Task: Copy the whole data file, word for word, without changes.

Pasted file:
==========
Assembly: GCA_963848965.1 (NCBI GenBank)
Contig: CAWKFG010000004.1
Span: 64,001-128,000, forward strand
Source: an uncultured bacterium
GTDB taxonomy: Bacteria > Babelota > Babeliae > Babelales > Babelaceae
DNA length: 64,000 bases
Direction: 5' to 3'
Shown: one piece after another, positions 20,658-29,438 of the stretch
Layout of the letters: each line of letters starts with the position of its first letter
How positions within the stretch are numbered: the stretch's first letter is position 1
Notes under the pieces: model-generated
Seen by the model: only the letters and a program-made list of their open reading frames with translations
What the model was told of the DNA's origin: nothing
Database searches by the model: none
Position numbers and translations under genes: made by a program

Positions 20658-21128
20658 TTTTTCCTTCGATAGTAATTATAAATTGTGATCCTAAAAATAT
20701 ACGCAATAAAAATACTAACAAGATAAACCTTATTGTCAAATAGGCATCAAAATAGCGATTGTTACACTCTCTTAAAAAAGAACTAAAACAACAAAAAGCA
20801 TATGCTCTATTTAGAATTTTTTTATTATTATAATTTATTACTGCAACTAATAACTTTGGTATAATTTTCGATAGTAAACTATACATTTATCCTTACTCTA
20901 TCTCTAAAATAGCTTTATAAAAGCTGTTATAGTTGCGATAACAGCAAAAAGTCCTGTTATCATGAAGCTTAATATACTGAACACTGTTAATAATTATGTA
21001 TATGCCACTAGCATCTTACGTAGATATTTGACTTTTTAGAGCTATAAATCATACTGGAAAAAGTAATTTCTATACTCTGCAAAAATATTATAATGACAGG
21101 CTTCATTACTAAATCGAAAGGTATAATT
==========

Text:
Assembly: GCA_963848965.1 (NCBI GenBank)
Contig: CAWKFG010000004.1
Span: 64,001-128,000, forward strand
Source: an uncultured bacterium
GTDB taxonomy: Bacteria > Babelota > Babeliae > Babelales > Babelaceae
DNA length: 64,000 bases
Direction: 5' to 3'
Shown: one piece after another, positions 20,658-29,438 of the stretch
Layout of the letters: each line of letters starts with the position of its first letter
How positions within the stretch are numbered: the stretch's first letter is position 1
Notes under the pieces: model-generated
Seen by the model: only the letters and a program-made list of their open reading frames with translations
What the model was told of the DNA's origin: nothing
Database searches by the model: none
Position numbers and translations under genes: made by a program

Positions 20658-21128
20658 TTTTTCCTTCGATAGTAATTATAAATTGTGATCCTAAAAATAT
20701 ACGCAATAAAAATACTAACAAGATAAACCTTATTGTCAAATAGGCATCAAAATAGCGATTGTTACACTCTCTTAAAAAAGAACTAAAACAACAAAAAGCA
20801 TATGCTCTATTTAGAATTTTTTTATTATTATAATTTATTACTGCAACTAATAACTTTGGTATAATTTTCGATAGTAAACTATACATTTATCCTTACTCTA
20901 TCTCTAAAATAGCTTTATAAAAGCTGTTATAGTTGCGATAACAGCAAAAAGTCCTGTTATCATGAAGCTTAATATACTGAACACTGTTAATAATTATGTA
21001 TATGCCACTAGCATCTTACGTAGATATTTGACTTTTTAGAGCTATAAATCATACTGGAAAAAGTAATTTCTATACTCTGCAAAAATATTATAATGACAGG
21101 CTTCATTACTAAATCGAAAGGTATAATT